Mancini backing Balotelli to make up for lost time with Italy

Mario Balotelli is young enough to make up for his prolonged absence from the Italy team, according to Roberto Mancini.

Mario Balotelli (R) and Roberto Mancini (L) of Italy   -  Getty Images

Roberto Mancini admits he has a "weak spot" for Mario Balotelli after handing the forward the chance to resurrect his international career.

After nearly four years out in the cold, Balotelli is back involved again with Italy and started the friendlies against Saudi Arabia and France.

Mancini knows the player well, the pair having previously worked together at Inter and Manchester City, and he had little hesitation in recalling Balotelli following his appointment with the Azzurri.

While the pair have not always seen eye-to-eye - they once famously had a bust-up at training during their time together in England - Mancini has backed the temperamental 27-year-old to make up for lost time with the national team.

"I have had the luck to have him when he was a lad, he was 17 years old and he had incredible qualities, and we put him in the team," Mancini said. "He scored important goals in that year, in the last league games, to win it.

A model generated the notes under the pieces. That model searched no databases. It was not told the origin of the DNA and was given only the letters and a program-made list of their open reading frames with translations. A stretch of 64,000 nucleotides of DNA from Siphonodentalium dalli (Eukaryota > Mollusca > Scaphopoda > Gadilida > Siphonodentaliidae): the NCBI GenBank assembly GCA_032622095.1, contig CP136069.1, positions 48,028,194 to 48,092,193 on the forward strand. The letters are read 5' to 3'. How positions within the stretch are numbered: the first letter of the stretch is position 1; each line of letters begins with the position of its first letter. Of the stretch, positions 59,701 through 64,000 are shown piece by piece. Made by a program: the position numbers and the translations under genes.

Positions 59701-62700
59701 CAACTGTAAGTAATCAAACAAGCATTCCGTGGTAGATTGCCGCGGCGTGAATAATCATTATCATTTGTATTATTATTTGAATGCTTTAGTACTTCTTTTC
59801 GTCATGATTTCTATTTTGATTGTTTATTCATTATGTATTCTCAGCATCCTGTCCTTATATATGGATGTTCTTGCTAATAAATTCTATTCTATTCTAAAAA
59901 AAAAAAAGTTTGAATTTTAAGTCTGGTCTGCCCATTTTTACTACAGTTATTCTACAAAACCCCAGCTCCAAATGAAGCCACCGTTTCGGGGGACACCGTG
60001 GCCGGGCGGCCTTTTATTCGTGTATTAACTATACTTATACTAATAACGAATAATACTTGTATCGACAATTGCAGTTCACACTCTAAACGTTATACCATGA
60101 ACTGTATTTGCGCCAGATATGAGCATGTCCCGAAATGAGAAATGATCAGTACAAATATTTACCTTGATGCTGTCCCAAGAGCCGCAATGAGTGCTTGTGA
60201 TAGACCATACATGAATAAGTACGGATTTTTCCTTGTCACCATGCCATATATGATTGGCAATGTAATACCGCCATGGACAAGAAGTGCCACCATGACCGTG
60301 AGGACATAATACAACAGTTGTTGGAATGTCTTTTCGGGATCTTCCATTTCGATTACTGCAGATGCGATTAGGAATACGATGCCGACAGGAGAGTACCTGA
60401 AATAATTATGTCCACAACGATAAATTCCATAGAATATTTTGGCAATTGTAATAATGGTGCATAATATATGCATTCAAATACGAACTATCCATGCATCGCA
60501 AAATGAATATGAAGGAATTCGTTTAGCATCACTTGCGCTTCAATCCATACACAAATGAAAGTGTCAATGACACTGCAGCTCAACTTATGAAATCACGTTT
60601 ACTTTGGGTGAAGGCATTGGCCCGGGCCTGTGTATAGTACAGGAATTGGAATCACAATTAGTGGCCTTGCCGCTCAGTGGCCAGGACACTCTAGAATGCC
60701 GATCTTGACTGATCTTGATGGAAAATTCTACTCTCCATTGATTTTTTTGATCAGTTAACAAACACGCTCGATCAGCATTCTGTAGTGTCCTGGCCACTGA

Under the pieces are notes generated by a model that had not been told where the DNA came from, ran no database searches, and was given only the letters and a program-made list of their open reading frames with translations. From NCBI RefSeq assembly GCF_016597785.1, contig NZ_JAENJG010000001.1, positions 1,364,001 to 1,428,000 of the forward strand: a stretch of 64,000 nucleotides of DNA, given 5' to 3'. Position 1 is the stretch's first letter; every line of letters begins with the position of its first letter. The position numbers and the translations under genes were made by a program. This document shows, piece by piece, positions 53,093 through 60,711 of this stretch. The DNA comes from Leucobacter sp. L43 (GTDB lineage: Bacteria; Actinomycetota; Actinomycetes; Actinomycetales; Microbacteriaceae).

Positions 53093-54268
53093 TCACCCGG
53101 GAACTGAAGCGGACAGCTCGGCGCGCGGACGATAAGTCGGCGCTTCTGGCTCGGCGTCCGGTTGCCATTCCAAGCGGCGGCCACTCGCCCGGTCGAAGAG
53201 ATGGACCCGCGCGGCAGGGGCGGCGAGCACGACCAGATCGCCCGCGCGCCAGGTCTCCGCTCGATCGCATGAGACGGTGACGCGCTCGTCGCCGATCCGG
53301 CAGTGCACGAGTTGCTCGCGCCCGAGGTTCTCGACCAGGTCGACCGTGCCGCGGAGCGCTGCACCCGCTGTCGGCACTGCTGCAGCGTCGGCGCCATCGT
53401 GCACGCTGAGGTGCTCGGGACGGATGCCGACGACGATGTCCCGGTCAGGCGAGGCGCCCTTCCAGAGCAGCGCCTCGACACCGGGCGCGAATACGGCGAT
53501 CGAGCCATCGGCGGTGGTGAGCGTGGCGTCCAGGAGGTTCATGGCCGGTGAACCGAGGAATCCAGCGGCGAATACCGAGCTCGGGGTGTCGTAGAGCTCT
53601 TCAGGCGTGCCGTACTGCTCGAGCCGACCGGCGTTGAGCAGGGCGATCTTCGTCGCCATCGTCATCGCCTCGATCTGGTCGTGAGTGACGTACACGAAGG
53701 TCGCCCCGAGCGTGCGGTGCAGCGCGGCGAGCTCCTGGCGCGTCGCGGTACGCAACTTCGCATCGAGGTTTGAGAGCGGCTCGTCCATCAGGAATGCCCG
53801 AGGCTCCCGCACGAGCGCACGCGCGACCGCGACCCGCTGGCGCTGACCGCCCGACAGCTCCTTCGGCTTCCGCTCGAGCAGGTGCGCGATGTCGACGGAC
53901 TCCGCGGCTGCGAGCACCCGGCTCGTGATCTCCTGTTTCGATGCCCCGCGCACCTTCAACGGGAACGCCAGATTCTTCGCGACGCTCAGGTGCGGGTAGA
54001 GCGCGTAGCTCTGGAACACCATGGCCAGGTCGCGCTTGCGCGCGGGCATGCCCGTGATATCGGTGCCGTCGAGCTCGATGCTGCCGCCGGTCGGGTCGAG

"And he is also the same age of my sons, therefore, like all lads of that age, one can have a weak spot. 

"You know lads, like all of us, can make mistakes, if they were perfect it would be a different world, therefore you also need lads who make mistakes - we are there to help them. 

"He is a player with qualities, definitely in these years he wasted some of them but luckily for him he is still young and therefore he's got many years ahead of him to get back."

Such is Mancini's faith in Balotelli, he considered naming him captain for the 3-1 defeat away to France on Friday.

While Leonardo Bonucci instead took on the duties for the game in Nice, Balotelli - who was born in Italy to Ghanaian parents -  believes wearing the armband could set a positive example for immigrants in his homeland.

"Well, to be honest, being the captain, to me, doesn't make much difference, because I am in this team to score goals, not to be the captain," he told the media ahead of the friendly with Netherlands on Monday.

"Being an example, well, you can be that even without that stripe. I believe that, for others, though, it could be a good sign, a good thing to see, maybe especially for the immigrants, for the Africans who live in Italy.

"Representing Italy as person with African origins, and being the captain, that would be a strong signal."

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